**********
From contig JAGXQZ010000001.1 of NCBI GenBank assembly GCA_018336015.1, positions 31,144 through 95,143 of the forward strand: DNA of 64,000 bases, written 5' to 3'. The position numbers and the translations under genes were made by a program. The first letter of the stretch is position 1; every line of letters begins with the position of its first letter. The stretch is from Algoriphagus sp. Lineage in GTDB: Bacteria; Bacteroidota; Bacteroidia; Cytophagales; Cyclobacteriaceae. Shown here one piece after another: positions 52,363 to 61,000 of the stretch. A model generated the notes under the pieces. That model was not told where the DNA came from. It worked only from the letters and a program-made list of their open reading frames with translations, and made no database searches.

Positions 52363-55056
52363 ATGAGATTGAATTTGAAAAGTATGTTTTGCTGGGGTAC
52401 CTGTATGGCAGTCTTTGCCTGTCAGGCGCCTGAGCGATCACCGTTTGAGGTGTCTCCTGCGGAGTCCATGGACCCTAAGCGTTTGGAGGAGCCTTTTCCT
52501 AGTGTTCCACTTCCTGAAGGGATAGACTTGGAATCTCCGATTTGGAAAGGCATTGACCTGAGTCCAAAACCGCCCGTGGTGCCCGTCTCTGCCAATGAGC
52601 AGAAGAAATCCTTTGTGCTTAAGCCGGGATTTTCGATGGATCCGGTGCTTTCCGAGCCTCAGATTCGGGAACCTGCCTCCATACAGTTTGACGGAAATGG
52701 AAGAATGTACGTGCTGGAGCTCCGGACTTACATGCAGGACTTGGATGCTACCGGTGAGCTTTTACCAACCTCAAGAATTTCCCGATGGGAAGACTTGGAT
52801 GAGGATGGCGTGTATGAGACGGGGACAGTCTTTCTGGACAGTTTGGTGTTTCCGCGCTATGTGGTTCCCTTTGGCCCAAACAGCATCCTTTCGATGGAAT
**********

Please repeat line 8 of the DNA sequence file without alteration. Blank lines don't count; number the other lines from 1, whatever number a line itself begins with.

52801 GAGGATGGCGTGTATGAGACGGGGACAGTCTTTCTGGACAGTTTGGTGTTTCCGCGCTATGTGGTTCCCTTTGGCCCAAACAGCATCCTTTCGATGGAAT